To a certain extent, I have been able to have some of the collegiate experience I was seeking at NewSchool. My work on the Haiti Project has developed some new friendships that I will carry with me throughout my life. Still, I am aware that one has totally different priorities at age fifty-something then when age twenty-something; or even thirty-something. And that, my friends, is the real difference in my experience.

W. Edward Demming is reported to have said: “Change is not necessary. Survival is not mandatory.” And yet, to live is to experience change, even as we resist it through our attachment to ideas, ideals, hopes and dreams. Experience is change. To deny it is counter to the life force and process. And this process goes on, ad-infinitum, as long as we live. As the saying goes, "you get old, or you get dead; there are only two options." Hopefully, we also become wise as we get old.

Thursday, February 25, 2010

In the Crucible; no not that one....

I lit a candle tonight to celebrate the fact that I am in the crucible of learning. It is the middle of the night, Thursday AM in fact, and I am struggling with sleep. This is how I know I am in the crucible: I am struggling to sleep on Thursday after getting up Tuesday AM and running some errands, going to school in the morning, working on my studio project for 25 hours straight through, going home for a bath and a 20 minute nap, and going back to school 1-1/2 hours later for another 6 hours; then coming home to drop on the bed in a deep sleep. For 5 hours, I slept; blissfully stationary.

And then it hit me. My mind started racing with thoughts, and thoughts, and thoughts. It amazes me with all the thoughts that race through the human mind, that we have any time to actually speak (supposedly disrupting the racing of thought going on behind the scenes; though in most instances the synapses continue their inevitable processes (see the paragraph below on inspiration)). In my unstudied opinion, what changes when we speak, is this: the incessant drone of thoughts is, by contrast, lulled into a quiet hush by the greater noise of creating vocal tone. It is unfortunate when the only reason some speak is to attempt to hush the inevitable processing of thoughts going on in the background..., and that speaking loses quality due to its quantity and its unfortunate purpose. Talk for talk's sake.

So, gentle reader, what is it that distiguishes talk for talk's sake (the gibberish of the insane, or the quiet pleadings of the marginalized homeless, for example) from blog for blog's sake? I sometimes wonder what distiguishes the midnight blogging of one individual (starved for sleep, if not words) from the midnight talking of someone who talks in their sleep. ...Or further, from the talk of politicians motivated by drowning their sorry racing thoughts into speaking in endless mobius strips of rhetorical filibuster. Is it possible that this "national gridlock" and dearth of ideas of substance is nothing more than the filibustering techniques of political players dominating our conscience while droning on and on; in hopes that we will give in to their thoughts on the matter at hand? ...which, by the way, is what?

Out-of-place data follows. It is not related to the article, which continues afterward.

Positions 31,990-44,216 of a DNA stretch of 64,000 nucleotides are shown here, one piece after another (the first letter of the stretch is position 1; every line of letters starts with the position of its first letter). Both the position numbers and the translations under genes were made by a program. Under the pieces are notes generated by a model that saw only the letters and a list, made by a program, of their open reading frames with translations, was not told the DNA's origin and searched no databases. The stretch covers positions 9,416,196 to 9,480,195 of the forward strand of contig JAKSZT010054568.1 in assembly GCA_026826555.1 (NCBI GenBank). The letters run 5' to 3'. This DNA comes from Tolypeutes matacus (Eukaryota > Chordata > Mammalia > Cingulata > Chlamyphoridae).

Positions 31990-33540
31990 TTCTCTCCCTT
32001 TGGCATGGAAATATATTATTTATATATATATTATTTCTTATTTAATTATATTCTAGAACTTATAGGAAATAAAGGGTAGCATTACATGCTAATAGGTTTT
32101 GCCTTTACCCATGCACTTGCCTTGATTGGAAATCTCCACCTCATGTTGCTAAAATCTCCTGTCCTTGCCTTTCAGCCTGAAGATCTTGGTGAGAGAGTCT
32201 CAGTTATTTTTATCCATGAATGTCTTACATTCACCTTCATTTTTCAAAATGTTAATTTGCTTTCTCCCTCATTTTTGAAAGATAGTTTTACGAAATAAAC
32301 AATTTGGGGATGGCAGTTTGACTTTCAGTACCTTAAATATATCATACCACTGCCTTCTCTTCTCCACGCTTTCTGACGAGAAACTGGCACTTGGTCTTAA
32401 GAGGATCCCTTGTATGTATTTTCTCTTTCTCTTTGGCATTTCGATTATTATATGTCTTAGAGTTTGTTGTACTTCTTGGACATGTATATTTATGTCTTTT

For my mind, and specifically my waking thoughts this night, I envision a sort of automated robotic warehouse of various things stored on rolling carts. These carts form a series of walls of information including experiences of the day, visions remembered, ideas considered, and so on. Everything in lifes experience has a place there. It is all in there somewhere; catalogued and ordered by the mind in some such way(s) that mankind has not, as of yet uncovered. (Great mystery, that!) The carts operate with seeming autonomy; rolling in and out of their storage spots in a sort of rythmic dance. Each cart of memories has a spin around the floor in the warehouse, looking for dance partners with which to mix.

Inspiration Strikes
And suddenly with great fanfare and a truly quiet hush of all the other musings, two carts of experience and ideas merge into a unique cart, as if by accident. The robotic ways of the rythmic dance have created an idea (that otherwise comes from nothing). The symbiotic merger of two carts into one creates a taller cart with a mix of seemingly random and unrelated items; reshelved and resorted by the experience of the mash-up. And a new synthesis is formed... a new idea... an awakening... or an inspiration.

And so the process goes, and goes. Altogether too slowly for some, it is for the most part, too quick to notice for many, and sadly too quiet to be heard above the din of talk; the purpose of much of which is to simply mask the seeming chaos of the warehouse of the human mind.

So in the middle of the night, in the middle of my sleepless week, having gone to bed well aware of the notion of being in the crucible of learning, I awaken to the crash of carts of information in my mind. My increasing frustration with the unreality of school projects forces me to think in terms of finding the purpose for each learning endeavor I undertake these days. I have struggled a bit this quarter with the notion of being uniquely able to solve design problems in an effective and measurably better way.

The arbitrary and subjective, almost capricious, way in which architectural design is taught leaves me wondering about my ability. It is not a question of my ability to design that I ask now. It is rather, a question of my ability to endure the arbitary, subjective, and capricious process of learning.

For in the end, there may be no right answer except that which is deemed right, and justified, and subjectively sold to the jury of the moment. And great architecture today seems to be subject to the random mash-up of carts of information. Or is it?

To Be Continued.